Africa
African Heritage House
Alan Donovan
Ancent Soi
Annabel Wanjiku
Artworks
Ash Uman
Bruce Onobrakpeya
Camille Wekesa
Charles Sekano
Dickens Otieno
Disqus
Donovan
East Africa
Edward Njenga
Ethiopia
Fitsum Berhe Woldelibanos
Francis Nnaggenda
Hussein Halfawi
Jak Katarikawe
John Kamicha
Joseph
Kamal Shah
Kenya
Kneeling Woman
Michael Musyoka
Muraina
Nairobi
Nairobi Gallery
Nairobi National Museum
National Museum of Kenya
Nigeria
Niki Seven
Nnaggenda
Oshogbo
Pan African
Peter Elungat
Radisson Blu Hotel
Richard Kimathi
Robin
Robin Anderson
Rosemary Karuga
Samwel Wanjau
Sane Wadu
Sheila Murumbi
South Africa
Sudan
Tabitha
Tahir
Tahir Carl Karmali
Tanzania
The Circle Art Gallery
Theresa Musoke
Thuku
Twins Seven Seven
Uganda
Wole Lagunju
Yasser Ali

Nairobi Art Auction Set For March

he Modern and Contemporary Art Auction East Africa is coming upon us faster than imagined. March 5, when the auction is held at Nairobi’s Radisson Blu Hotel, will be here in no time flat. The Circle Art Gallery held a public preview exhibition on Wednesday of the artworks to be auctioned next month.For me, what makes this year’s 58 lots (artworks) so special is not simply that the art is coming from seven African countries; Kenya, Uganda, Tanzania, Sudan, Ethiopia, Nigeria and South Africa, it is that this year we will see Kenyan art in its finest light.

The Modern and Contemporary Art Auction East Africa is coming upon us faster than imagined. March 5, when the auction is held at Nairobi’s Radisson Blu Hotel, will be here in no time flat. The Circle Art Gallery held a public preview exhibition on Wednesday of the artworks to be auctioned next month.For me, what makes this year’s 58 lots (artworks) so special is not simply that the art is coming from seven African countries; Kenya, Uganda, Tanzania, Sudan, Ethiopia, Nigeria and South Africa, it is that this year we will see Kenyan art in its finest light.There are almost 20 Kenyan artists with their works represented and up for auction, including celebrated sculptors Samwel Wanjau, Edward Njenga and newcomer Dickens Otieno as well as painters like the late Robin Anderson, Ancent Soi, Camille Wekesa, Peter Elungat, Rosemary Karuga, Richard Kimathi, Sane Wadu, Tabitha wa Thuku and Michael Musyoka.There will also be a slew of Pan-African artists whose works will be sold at the auction who spent some of their most productive years living in exile and painting in Kenya.They include artists like Theresa Musoke, Charles Sekano, Jak Katarikawe, Fitsum Berhe Woldelibanos, Ash Uman, Yasser Ali, Hussein Halfawi and even Francis Nnaggenda whose ‘Mother and Child’ stand at the main entrance of Nairobi’s National Museum of Kenya. And then there are several Kenyans, like Annabel Wanjiku and Tahir Carl Karmali who got their start artistically in Kenya but who have moved out across borders (and in Tahir’s case, across oceans) to other harvest fields.But through the art auction, they are reclaiming their artistic roots back home in Kenyan soil.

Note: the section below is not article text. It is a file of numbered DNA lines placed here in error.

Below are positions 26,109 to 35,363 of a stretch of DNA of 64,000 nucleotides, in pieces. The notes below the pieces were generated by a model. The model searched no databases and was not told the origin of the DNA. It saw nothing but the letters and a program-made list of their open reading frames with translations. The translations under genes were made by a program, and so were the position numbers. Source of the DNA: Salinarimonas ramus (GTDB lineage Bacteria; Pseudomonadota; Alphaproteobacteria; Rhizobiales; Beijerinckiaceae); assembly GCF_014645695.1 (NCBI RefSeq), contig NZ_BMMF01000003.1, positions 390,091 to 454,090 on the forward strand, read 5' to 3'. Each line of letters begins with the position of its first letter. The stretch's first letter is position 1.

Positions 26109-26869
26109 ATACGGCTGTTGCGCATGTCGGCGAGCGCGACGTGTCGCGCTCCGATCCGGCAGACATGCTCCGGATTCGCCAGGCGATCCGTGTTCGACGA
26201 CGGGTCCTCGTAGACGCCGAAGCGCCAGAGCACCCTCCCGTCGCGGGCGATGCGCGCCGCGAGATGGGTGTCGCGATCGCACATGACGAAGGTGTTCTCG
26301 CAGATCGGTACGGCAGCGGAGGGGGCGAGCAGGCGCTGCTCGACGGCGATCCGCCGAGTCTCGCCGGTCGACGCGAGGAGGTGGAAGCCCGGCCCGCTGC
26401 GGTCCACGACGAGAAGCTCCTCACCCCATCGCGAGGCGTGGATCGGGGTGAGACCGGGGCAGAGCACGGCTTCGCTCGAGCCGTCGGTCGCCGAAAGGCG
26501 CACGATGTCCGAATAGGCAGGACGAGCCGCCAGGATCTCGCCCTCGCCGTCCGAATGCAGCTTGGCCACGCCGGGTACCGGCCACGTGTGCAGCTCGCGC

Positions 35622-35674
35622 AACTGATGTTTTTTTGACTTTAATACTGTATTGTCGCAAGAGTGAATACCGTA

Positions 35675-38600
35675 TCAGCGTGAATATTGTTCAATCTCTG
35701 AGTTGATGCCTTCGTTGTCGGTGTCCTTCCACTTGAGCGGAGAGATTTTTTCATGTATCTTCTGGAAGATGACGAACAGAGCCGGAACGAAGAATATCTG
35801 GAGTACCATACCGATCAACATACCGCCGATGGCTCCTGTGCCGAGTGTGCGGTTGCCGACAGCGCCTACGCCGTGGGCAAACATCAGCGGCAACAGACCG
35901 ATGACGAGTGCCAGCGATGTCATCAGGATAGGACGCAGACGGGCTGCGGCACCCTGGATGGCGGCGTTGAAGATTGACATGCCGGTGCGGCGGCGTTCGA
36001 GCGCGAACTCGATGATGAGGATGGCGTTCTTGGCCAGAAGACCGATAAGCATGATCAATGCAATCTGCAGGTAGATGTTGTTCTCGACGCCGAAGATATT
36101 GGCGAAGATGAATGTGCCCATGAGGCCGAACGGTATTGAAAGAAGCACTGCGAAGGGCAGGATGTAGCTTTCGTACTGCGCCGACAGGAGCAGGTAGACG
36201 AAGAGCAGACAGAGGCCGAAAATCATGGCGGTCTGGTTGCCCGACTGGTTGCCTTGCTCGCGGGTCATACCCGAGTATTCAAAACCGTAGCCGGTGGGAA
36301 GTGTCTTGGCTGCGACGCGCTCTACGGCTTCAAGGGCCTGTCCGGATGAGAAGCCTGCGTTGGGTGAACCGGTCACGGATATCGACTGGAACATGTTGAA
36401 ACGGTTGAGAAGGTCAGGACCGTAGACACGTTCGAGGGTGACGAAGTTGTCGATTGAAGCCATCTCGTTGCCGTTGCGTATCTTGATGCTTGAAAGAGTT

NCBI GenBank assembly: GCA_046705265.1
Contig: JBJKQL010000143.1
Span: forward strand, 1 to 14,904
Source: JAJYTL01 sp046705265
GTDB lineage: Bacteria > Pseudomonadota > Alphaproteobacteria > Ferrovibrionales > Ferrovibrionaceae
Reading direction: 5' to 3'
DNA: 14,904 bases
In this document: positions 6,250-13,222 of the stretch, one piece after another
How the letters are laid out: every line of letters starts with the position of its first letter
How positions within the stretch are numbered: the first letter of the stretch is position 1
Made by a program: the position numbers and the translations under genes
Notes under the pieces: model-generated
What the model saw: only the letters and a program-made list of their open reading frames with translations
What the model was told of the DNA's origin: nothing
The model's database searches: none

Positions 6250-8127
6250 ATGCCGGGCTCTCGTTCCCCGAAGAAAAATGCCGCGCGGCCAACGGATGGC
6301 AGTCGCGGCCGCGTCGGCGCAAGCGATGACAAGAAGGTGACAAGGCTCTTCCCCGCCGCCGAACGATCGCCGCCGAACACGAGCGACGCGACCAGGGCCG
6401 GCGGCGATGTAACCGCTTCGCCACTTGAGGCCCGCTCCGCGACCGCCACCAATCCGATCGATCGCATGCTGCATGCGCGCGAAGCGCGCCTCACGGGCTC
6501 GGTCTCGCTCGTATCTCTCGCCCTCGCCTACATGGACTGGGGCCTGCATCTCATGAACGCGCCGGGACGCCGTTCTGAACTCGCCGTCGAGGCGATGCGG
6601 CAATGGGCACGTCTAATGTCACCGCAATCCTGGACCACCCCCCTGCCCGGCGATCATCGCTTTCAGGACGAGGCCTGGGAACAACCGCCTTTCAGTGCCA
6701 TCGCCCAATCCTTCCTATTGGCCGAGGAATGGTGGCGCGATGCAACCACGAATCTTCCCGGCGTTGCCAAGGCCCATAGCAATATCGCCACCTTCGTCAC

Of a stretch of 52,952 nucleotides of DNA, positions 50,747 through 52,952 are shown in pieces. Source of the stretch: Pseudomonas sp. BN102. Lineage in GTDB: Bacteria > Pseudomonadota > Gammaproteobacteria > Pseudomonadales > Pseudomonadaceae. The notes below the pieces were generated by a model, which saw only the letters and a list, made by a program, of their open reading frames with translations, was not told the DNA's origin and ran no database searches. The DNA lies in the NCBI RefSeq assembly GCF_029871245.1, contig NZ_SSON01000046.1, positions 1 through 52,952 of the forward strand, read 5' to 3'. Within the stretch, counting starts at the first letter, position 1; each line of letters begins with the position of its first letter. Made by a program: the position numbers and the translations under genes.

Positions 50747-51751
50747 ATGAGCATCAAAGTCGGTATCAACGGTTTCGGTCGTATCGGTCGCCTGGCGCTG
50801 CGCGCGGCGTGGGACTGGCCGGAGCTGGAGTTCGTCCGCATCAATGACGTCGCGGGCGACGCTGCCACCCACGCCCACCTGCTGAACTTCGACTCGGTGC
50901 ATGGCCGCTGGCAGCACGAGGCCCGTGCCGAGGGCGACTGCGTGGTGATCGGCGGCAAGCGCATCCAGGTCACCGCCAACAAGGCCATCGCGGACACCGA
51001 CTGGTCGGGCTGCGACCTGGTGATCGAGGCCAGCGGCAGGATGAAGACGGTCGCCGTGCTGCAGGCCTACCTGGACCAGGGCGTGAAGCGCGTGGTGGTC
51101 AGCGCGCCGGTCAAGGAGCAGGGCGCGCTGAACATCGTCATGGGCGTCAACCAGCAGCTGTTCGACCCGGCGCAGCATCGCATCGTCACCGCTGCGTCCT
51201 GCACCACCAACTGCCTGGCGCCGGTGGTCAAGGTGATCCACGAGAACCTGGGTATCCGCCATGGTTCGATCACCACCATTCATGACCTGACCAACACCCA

Another special thing about the curatorial work that Danda Jaroljmek, the gallery’s co-owner and her staff has done is to unearth artworks by artists who we know best for their practicing one specific style of art.But their work in this year’s show is revelatory in that it reflects a period of their artistic evolution that we were unaware of before.The ‘Kneeling Woman’ by Peter Elungat is in that category. Tabitha wa Thuku fits in there as well since both of their paintings reflect earlier periods when their artistic experience was still fresh, new, experimental and sweet.The same could be said for Kamal Shah’s ‘Village Diva in Red’ and John Kamicha’s untitled piece. All four of these paintings feel like they blend in well with the quality prevailing in the show as a whole. Even Robin Anderson’s oil on canvas painting is a discovery since she is best remembered for her lovely hand-painted silk batiks. But before she developed that popular style, Robin painted in oils on canvas which is what we’ll find at the auction.And even an artist like Francis Nnaggenda is better known in Nairobi as a sculptor than a painter, like the one who created ‘The flute player’ that will be auctioned.Nnaggenda’s sculptures are scattered around Nairobi, at the entrance of Nairobi National Museum, inside the Nairobi Gallery and even at Nairobi City Park next to the graves of the former Kenyan Vice President and his wife, Joseph and Sheila Murumbi since they were great admirers of Nnaggenda’s art.So his ‘Flute Player’ will be an exceptional piece reflecting the artist’s versatility.The Nigerian contribution to this year’s auction is also a bonus, largely thanks to a shipment of paintings sent from Oshogbo by the brilliant batik artist Niki Seven Seven Okundaye to Alan Donovan of the African Heritage House. It was a gift of sorts to commemorate Donovan’s 50 years living in Africa, which had begun in Nigeria.Artworks from another of Nigeria’s finest veteran artists such as Bruce Onobrakpeya, the late Twins Seven Seven, Wole Lagunju and Muraina Oyekmi will also be at the auction.No one can foresee which artworks will generate the greatest interest at this year’s auction, but it will be worth attending.Last year, the art auction made almost Sh21 million from the sale of 56 African works of art. Collectors snapped up paintings, collage, photographs and sculptures.The auction’s success is a reflection of the renaissance that contemporary art generally is having among collectors and investors.

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